Varia Vision and radar is a new safety device that displays cycling stats from the fenix 5 to a small projector that attaches to your sunglasses or helmet. When paired with the Varia radar, you’ll be alerted to cars approaching from behind.
We already mentioned that the cheapest fenix 5 costs $599.99 but that’s not the whole story. The base model of the fenix 5X costs $699.99. But add on extra features like the sapphire lens and metal band and the price jumps to $849.99.
Compare these costs to the fenix 3 which started at $449.99, and went up to $549.99 for the wrist heart rate and sapphire lens versions. Also consider that the fenix 3 is no longer price protected – you can usually find it online for 20-35% less than the fenix 5.
With such price differences, cost plays a big role in figuring out which watch is better for you. Do you want the newest with the updated features? Or something almost as good that costs much less?
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Those are the biggest differences between the fenix 3 and fenix 5. We’ll cover everything else the fenix watches can do below. There are a few more small updates on the fenix 5 which we’ll review as we go.
Both the fenix 3 and fenix 5 come loaded with sensors beyond GPS.
Altitude, Direction, Temperature, and GPS Accuracy
ABC (Altimeter, Barometer, Compass)
Standard on the fenix 3 and fenix 5 are three sensors that help with navigation and weather changes. Altitude is tracked with GPS and the barometer, which measures air pressure and uses that information to determine elevation. The barometer also tracks changes in air pressure to help identify incoming storms. The compass provides N/S/E/W direction.
GLONASS and Gyroscope
In an effort to improve GPS accuracy, the fenix 3 and 5 both come with GLONASS satellite tracking. GLONASS is the Russian satellite system, similar to the United States launched GPS. Enabling GLONASS with GPS provides more satellites to connect to and – in theory – provide greater accuracy.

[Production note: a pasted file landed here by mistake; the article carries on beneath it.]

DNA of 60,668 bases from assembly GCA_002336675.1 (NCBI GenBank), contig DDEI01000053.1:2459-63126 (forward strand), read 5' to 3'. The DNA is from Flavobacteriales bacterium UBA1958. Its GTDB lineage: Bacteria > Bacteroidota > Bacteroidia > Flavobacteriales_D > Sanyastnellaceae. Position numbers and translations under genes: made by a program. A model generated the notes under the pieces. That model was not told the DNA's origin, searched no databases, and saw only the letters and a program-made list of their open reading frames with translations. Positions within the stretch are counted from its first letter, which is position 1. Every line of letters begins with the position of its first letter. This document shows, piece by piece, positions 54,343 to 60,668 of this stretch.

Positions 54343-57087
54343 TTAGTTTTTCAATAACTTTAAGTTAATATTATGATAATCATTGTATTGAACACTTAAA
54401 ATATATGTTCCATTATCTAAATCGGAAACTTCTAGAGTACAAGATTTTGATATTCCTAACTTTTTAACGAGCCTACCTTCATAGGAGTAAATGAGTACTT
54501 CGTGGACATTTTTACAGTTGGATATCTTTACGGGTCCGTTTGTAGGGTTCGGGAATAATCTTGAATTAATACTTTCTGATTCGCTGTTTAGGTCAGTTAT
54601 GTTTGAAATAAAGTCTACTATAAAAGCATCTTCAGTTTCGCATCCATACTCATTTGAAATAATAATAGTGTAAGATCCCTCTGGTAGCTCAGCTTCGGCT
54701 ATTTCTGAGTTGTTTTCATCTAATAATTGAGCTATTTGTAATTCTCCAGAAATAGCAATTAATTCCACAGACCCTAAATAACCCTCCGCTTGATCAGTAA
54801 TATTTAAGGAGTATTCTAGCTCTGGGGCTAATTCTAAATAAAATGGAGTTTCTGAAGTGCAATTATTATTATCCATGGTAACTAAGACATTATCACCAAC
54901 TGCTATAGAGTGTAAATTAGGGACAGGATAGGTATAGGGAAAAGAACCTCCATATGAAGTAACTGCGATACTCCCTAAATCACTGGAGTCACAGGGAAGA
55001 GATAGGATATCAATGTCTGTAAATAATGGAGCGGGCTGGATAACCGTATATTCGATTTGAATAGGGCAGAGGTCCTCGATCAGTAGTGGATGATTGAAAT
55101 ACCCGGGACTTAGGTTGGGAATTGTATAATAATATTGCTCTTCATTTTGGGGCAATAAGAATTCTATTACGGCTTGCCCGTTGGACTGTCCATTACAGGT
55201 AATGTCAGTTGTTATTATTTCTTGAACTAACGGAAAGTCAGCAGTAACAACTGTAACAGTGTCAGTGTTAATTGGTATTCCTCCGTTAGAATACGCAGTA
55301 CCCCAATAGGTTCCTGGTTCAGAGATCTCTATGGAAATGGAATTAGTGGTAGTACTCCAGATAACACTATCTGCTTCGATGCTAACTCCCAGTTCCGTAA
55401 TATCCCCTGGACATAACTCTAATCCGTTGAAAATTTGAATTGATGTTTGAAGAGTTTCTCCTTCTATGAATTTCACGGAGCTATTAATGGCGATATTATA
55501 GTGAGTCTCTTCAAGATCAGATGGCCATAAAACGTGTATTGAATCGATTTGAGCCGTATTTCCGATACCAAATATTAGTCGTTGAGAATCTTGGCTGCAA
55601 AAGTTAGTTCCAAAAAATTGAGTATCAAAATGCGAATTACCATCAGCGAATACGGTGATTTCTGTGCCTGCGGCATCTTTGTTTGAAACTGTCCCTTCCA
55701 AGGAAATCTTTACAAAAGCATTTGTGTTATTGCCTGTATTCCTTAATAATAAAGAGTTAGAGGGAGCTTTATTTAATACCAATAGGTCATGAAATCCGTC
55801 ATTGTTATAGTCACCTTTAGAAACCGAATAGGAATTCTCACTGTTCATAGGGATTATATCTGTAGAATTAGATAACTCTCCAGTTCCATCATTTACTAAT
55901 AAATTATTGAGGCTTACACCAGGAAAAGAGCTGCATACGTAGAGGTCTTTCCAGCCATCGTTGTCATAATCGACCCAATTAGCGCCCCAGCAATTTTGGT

The introduction of the gyroscope is new on the fenix 5. The battery-saving mode UltraTrac, which, saves battery but greatly decreases pace and distance tracking, performs better with the gyroscope. The idea is that it creates more accurate data points with UltraTrac. So – in theory – you get a longer battery with more accuracy.
Standard on both fenix versions, it is mainly used to track steps in activity tracker mode. It’s also used to calculate pace and distance for treadmill runs. And it’s needed to track swims and count strokes for different paddle sports.
Also standard on both fenixs, the thermometer provides temperature readings; however, these can get skewed by body heat. An accessory called Tempe can be clipped to a pack or piece of clothing and does a better job tracking temperature.
GPS provides distance, time, and pace (or speed when you are on a rolling, sliding, or floating object).
Accuracy is improved when GLONASS is enabled, especially for hikers or trail runners who often have dense forest above them.
For the majority of the fenix watches, this is tracked by the optical wrist sensor. But all the fenix watches are compatible with a chest strap heart rate monitor (HRM) for more accurate heart rate data.
The fenix does a few things with heart rate data. It displays heart rate zones while exercising. It provides alerts to let you know if you’re above or below a set heart rate range or zone. And it calculates burned calories, which should be more accurate with heart rate data.
The fenix watches also estimate max heart rate – then show you what percent of your max you’re using.